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Is naming estate of myself the prper wording for my life ins. policy?

Salt Lake City, UT |

Policy will cover cremation which the executor will handle.

Attorney Answers 3


  1. Naming yourself or estate would lead to probate.
    Your circumstances and beneficiares would determine who the beneficiary
    would be.
    If you have one beneficiary-it could be that person or perhaps you should consider a trust
    to avoid probate.
    If it was sold by the funeral home and you have a contract with them for the death benefit-it could be the funeral home.
    See your estate planning attorney for advice.

    The answer given does not imply that an attorney-client relationship has been established and your best course of action is to have legal representation in this matter.


  2. My estate would work. As Attorney Pippen indicated, however, there may be better ways to handle this. If you are going to have other property/assets going through probate, it may not make much difference. You DO want to make sure that the rest of your estate planning is in order. A Will, if you plan to have a probate estate, and durable power of attorney forms for health care and financial matters. These should be prepared by an attorney to make sure they are done right.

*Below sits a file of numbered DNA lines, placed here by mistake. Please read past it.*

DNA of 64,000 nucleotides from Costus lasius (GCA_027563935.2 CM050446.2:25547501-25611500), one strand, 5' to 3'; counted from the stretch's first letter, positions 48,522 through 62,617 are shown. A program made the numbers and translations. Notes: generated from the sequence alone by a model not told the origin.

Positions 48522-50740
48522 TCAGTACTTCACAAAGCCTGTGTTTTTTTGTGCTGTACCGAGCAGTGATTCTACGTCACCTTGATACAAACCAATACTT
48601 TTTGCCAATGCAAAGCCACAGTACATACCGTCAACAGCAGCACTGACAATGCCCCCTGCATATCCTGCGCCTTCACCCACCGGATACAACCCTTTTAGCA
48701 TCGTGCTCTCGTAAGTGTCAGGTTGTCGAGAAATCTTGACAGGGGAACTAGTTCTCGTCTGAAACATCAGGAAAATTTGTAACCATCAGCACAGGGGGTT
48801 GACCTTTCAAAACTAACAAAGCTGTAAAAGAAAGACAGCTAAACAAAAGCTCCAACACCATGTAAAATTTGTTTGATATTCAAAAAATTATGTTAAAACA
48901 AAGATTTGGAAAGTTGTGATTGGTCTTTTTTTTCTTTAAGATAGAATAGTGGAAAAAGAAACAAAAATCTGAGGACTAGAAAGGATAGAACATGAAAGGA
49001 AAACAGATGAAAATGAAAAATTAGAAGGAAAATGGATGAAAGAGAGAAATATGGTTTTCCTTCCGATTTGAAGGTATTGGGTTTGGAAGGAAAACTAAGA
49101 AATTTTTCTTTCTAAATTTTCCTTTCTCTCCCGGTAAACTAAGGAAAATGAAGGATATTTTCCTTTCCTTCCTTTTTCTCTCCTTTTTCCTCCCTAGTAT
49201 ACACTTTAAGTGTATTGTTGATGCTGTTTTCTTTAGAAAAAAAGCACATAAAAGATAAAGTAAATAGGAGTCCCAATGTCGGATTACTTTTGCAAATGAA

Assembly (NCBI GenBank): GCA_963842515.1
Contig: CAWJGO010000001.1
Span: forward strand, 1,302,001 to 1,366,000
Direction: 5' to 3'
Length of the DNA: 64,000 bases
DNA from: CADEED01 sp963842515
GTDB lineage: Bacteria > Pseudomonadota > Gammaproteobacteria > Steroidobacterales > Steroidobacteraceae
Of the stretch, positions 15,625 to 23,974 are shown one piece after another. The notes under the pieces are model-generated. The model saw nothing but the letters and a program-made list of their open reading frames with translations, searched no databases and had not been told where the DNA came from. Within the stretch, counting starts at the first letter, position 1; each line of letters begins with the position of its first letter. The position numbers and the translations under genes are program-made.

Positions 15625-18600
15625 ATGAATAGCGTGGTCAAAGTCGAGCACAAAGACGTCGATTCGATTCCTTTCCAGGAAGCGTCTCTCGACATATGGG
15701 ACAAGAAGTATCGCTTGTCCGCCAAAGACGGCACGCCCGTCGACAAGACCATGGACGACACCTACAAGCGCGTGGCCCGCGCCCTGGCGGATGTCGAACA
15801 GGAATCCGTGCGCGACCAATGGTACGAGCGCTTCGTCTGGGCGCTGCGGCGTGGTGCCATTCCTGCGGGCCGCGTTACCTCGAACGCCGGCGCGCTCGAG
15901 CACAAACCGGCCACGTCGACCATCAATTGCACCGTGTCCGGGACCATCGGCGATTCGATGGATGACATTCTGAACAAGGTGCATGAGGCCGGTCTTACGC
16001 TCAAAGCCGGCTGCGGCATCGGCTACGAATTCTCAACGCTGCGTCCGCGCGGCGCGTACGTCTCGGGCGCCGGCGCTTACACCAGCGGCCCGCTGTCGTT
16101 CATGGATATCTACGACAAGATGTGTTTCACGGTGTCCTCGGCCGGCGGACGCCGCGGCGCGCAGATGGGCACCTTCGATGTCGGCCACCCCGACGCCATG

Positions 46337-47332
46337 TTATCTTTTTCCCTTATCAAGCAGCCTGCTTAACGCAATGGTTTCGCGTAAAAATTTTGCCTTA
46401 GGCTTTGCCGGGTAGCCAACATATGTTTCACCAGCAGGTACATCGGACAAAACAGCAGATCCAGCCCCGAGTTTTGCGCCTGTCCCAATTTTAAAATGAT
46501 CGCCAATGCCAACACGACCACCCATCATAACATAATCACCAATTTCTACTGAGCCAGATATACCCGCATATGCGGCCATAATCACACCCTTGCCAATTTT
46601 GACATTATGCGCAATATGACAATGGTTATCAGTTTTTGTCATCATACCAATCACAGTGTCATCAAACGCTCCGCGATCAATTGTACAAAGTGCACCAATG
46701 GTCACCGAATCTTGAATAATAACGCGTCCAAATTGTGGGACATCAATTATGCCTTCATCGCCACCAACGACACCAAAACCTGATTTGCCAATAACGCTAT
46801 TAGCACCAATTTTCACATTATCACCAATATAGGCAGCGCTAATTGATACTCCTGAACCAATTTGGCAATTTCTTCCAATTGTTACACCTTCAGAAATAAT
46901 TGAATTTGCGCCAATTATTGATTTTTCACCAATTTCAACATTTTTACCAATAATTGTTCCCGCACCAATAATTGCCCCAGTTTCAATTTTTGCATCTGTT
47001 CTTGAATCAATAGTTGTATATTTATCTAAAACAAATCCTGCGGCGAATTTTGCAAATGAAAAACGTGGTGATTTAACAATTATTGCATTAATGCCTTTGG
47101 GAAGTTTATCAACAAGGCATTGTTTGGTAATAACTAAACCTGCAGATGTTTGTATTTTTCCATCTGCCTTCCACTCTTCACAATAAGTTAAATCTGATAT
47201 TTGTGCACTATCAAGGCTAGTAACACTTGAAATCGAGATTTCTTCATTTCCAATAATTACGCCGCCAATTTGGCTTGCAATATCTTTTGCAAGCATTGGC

James Frederick

    *** LEGAL DISCLAIMER I am licensed to practice law in the State of Michigan and have offices in Wayne and Ingham Counties. My practice is focused in the areas of estate planning and probate administration. I am ethically required to state that the above answer does not create an attorney/client relationship. These responses should be considered general legal education and are intended to provide general information about the question asked. Frequently, the question does not include important facts that, if known, could significantly change the answer. Information provided on this site should not be used as a substitute for competent legal advice from a licensed attorney that practices in your state. The law changes frequently and varies from state to state. If I refer to your state's laws, you should not rely on what I say; I just did a quick Internet search and found something that looked relevant that I hoped you would find helpful. You should verify and confirm any information provided with an attorney licensed in your state.


  3. Yes. It may not get you the results you desire, but you can do it.

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